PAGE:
Radar Sweep

Snapshot: DOD and COVID-19

Air Force Magazine

Here's a look at how the Defense Department is being impacted by and responding to the COVID-19 pandemic.

Pentagon Supercomputers Puzzle Out How to Safely Airlift COVID-19 Patients

Nextgov

The Defense Department’s High Performance Computing Modernization Program, or HPCMP, has been in operation for nearly two decades, delivering supercomputing capabilities and computational science expertise to advance the agency’s mission and help solve some of its most crucial challenges. Defense officials are now turning HPCMP’s supercomputing resources to overcome one of the most daunting challenges of the century: defeating the novel coronavirus pandemic.

Wright-Patterson Physicians Coordinating a New Protocol for COVID-19 Patients

USAF release

Air Force doctors Maj. Evan Fisher, Chief of Nephrology, and Maj. Matthew Koroscil, a Pulmonary and Critical Care Specialist at the Wright-Patterson Medical Center, are leading the way in coordination with the Dayton, Ohio medical community on a new drug protocol for COVID-19 patients. Their work on the project allowed Premier Health’s Miami Valley Hospital to potentially lead the country in administration of the Mayo Clinic approved plasma protocol.

Vital Treaty Monitoring Mission Continues in Wake of COVID-19 Response

USAF release

The commander of the Air Force Technical Applications Center, the organization charged with monitoring nuclear activity around the world, has made it his priority to ensure his workforce is doing all they can to make AFTAC a “hard target” while also flattening the COVID-19 curve.

OPINION: JADC2 Needs To Change Course: More C2, Less Comms

Breaking Defense

"Unless DOD puts the C2 back into JADC2, the multi-billion dollar effort meant to transform how America fights may well create the kind of brittle, centralized hierarchy the U.S. military is supposed to avoid,” write Center for Strategic and Budgetary Assessments Senior Fellows Bryan Clark and Dan Patt.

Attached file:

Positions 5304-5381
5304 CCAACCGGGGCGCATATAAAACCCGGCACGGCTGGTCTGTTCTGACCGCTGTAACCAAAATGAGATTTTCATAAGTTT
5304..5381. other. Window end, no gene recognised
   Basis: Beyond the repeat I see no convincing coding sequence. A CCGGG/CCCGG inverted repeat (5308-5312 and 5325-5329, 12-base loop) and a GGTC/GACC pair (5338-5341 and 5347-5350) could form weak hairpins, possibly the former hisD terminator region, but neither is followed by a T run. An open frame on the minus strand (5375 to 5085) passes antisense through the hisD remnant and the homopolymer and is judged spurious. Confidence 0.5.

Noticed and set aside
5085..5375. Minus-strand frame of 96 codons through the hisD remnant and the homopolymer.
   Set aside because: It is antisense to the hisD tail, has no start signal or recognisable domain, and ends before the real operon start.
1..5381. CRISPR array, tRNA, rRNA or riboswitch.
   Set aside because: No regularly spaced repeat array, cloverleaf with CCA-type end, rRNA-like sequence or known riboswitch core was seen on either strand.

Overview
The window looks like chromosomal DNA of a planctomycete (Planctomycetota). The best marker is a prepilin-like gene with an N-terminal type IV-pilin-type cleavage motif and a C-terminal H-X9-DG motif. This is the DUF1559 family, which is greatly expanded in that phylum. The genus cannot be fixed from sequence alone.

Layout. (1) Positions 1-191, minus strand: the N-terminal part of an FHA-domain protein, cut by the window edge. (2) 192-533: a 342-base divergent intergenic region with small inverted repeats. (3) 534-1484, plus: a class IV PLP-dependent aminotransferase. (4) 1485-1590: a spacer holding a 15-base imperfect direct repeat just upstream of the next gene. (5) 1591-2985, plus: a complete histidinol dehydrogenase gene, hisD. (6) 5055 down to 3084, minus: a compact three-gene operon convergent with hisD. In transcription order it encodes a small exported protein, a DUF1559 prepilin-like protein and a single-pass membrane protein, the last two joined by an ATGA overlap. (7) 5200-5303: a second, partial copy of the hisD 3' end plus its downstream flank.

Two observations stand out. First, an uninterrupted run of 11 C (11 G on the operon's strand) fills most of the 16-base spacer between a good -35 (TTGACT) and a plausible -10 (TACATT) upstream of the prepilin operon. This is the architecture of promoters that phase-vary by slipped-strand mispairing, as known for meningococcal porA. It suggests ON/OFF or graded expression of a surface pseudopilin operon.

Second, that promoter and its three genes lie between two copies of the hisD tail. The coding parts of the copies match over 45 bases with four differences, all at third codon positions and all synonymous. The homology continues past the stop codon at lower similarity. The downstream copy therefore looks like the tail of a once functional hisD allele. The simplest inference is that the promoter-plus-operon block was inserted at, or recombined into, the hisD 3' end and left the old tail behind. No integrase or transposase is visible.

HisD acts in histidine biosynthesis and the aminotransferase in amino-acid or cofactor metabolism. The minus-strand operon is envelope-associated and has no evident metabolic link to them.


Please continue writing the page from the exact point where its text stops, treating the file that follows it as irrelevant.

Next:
Rapid Acquisition & Sustainment

Air Force Magazine

The Air Force and U.S. defense establishment are breaking down barriers and injecting speed, innovation, and creativity into the procurement system. Check out our new page to learn more about these efforts.

FCC to Approve Spectrum Plan That Pentagon Claims Will Harm GPS

C4ISRNET

The Federal Communications Commission is poised to approve a draft order that would reallocate a specific portion of the radio spectrum for broadband communications, overruling a decade of strong objections from the Department of Defense. Senior Pentagon leaders warn that such a move will lead to “unacceptable” harm to the GPS system by creating new interference that could disrupt satellites critical to national security.

These States Contributed the Most Troops to America's Wars in 2019

Task and Purpose

The United States has spent upwards of $6.4 trillion on the post-9/11 wars, from outright appropriations funding to health care costs for veterans of the conflicts in Iraq and Afghanistan. But as the Global War on Terror enters its 19th year, new research underscores how different states are bearing the human costs of the forever wars.

U.S. Welcomes Apparent Consensus on Forming a Government in Iraq: Pompeo

Reuters

U.S. Secretary of State Mike Pompeo said on April 13 that his country welcomes an apparent agreement among Iraq’s Shia, Sunni, and Kurdish groups to form a new government, adding it would need to be capable of confronting the coronavirus pandemic, helping the economy and bringing arms under control.

One More Thing

Thunderbirds Soar Above Las Vegas Valley to Honor Those Battling Pandemic

Las Vegas Review-Journal

The Air Force’s Thunderbirds gave residents a reason to head outside and cheer for the first time in weeks when the fighter jets performed a flyover April 11 above every hospital in the Las Vegas Valley. The sky-high honor began at 2:30 p.m. local time and was intended to recognize first responders, health care professionals, and other workers battling the coronavirus pandemic, Nellis Air Force Base officials said April 10.